“There have been open-source reports which I can cite from that basically say the Kaspersky Lab has a long history connecting them to the KGB successor, the Russian security services,” Mr. Rubio said.
Would the experts use Kaspersky Lab security products and should senators use the Russian software? the senator asked.
“I’ll answer by no, I wouldn’t,” said retired Gen. Keith Alexander, former director of the NSA, “and I wouldn’t recommend that you do it either. There are better capabilities here that you can use.”
Gen. Alexander said other U.S. security firms are more capable of dealing with cyberthreats and would be better at blocking those threats than Kaspersky.
Kevin Mandia, CEO of the cybersecurity firm FireEye was more circumspect.
“I think the way I’d address that is generally people’s products are better based on where they’re most located and what attacks they defend against,” Mr. Mandia said.
“My answer indirectly would be there would be better software probably available to you than Kaspersky to defend you here,” he added.
Thomas Rid, professor of security studies at King’s College, London, said he had no qualms about using Kaspersky products but recommended using competing security software in addition.
“A bit of a redundancy never harms, but it’s important to say that Kaspersky is not an arm of the Russian government,” Mr. Rid said.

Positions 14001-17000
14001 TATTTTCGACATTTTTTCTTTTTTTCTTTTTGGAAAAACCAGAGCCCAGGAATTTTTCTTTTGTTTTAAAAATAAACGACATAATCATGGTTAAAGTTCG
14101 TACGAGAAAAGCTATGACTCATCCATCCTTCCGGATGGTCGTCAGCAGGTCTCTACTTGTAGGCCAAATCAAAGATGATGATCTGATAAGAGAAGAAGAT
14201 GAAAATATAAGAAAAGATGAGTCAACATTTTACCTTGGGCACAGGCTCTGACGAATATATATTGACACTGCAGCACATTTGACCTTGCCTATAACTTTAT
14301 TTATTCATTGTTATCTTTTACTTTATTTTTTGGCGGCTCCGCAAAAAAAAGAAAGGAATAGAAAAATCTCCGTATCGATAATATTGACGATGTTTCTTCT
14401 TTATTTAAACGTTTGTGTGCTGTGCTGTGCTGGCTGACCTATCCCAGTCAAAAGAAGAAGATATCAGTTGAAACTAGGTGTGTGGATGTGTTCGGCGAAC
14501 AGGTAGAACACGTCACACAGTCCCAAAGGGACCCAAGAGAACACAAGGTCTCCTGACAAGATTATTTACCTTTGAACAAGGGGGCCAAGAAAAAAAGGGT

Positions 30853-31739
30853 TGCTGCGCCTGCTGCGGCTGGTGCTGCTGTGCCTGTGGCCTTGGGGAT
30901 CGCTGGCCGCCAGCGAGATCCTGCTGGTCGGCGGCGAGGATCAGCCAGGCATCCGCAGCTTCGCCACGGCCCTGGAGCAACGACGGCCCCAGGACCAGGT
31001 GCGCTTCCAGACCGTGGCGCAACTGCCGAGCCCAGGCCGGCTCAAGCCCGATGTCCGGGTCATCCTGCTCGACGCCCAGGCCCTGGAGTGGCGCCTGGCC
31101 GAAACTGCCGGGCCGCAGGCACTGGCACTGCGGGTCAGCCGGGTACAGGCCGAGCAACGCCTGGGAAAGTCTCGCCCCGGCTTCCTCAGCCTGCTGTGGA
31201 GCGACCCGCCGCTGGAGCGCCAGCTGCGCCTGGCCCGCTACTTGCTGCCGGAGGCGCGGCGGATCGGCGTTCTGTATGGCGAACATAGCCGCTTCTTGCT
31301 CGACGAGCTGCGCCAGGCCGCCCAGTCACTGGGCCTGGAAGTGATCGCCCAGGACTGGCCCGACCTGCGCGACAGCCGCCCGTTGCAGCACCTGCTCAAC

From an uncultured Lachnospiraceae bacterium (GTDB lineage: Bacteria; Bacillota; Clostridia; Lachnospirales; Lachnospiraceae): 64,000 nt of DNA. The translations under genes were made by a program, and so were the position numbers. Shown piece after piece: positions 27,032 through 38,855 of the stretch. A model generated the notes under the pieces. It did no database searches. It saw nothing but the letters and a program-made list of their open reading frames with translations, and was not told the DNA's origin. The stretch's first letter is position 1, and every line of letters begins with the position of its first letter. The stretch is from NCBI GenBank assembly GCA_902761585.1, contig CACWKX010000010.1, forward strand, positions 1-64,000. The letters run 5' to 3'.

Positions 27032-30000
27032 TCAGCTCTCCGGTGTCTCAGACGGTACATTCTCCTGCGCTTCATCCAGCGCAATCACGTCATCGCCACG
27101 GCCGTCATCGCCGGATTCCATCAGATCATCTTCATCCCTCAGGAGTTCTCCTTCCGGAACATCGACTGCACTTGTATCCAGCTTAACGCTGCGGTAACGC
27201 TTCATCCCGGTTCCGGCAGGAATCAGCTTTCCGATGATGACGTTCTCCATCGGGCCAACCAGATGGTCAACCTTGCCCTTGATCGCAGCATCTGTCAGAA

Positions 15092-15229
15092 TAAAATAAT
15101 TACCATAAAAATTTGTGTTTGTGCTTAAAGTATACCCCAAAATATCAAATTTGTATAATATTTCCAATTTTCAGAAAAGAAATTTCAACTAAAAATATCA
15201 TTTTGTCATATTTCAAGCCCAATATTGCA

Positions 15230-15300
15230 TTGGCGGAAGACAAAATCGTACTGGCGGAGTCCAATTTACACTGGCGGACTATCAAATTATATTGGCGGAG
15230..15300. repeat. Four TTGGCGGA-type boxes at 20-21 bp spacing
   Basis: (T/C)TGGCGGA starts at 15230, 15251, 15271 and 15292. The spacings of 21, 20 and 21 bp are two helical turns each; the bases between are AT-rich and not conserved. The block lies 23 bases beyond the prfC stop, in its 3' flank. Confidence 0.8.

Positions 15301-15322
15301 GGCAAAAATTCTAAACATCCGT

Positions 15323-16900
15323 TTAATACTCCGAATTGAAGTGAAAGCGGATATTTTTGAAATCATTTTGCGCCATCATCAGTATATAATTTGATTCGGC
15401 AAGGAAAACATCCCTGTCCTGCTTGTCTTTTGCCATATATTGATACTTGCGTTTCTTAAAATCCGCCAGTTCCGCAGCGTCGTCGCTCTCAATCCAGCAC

Mr. Rid said he believes Kaspersky does not pose cybersecurity threats because it has publicized information about Russian cyberintrusion campaigns and digital espionage operations. “Name any American company that publishes information about American digital espionage,” he said.
U.S. security and intelligence agencies have warned against using Kaspersky software for government computers and networks.
In particular, the Pentagon’s Defense Intelligence Agency warned in March 2016 that the Russian company was planning to sell security software to American companies in charge of critical infrastructure that the intelligence service warned could be used by the Kremlin to gain access to industrial control systems. The DIA warned that use of the security software would weaken security for U.S. industrial control systems and so-called supervisory control and data acquisition software, or SCADA systems.
Kaspersky Lab has denied that use of its security products would weaken infrastructure control cybersecurity: “The alleged claims are meritless as Kaspersky Lab’s products and solutions are designed to protect against cybercriminals and malicious threat actors, not enable attacks against any organization or entity,” the company said in a statement.
“We are not developing any offensive techniques and have never helped, or will help, any government in the world in their offensive efforts in cyberspace,” the company added.